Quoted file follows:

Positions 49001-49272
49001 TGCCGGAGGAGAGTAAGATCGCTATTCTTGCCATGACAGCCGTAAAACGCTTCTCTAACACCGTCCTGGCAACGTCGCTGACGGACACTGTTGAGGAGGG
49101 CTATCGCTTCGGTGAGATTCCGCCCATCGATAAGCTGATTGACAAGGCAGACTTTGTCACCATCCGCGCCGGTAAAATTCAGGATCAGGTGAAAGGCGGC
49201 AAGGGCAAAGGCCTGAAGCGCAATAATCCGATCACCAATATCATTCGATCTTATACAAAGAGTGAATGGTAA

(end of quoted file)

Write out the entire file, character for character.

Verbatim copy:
Positions 49001-49272
49001 TGCCGGAGGAGAGTAAGATCGCTATTCTTGCCATGACAGCCGTAAAACGCTTCTCTAACACCGTCCTGGCAACGTCGCTGACGGACACTGTTGAGGAGGG
49101 CTATCGCTTCGGTGAGATTCCGCCCATCGATAAGCTGATTGACAAGGCAGACTTTGTCACCATCCGCGCCGGTAAAATTCAGGATCAGGTGAAAGGCGGC
49201 AAGGGCAAAGGCCTGAAGCGCAATAATCCGATCACCAATATCATTCGATCTTATACAAAGAGTGAATGGTAA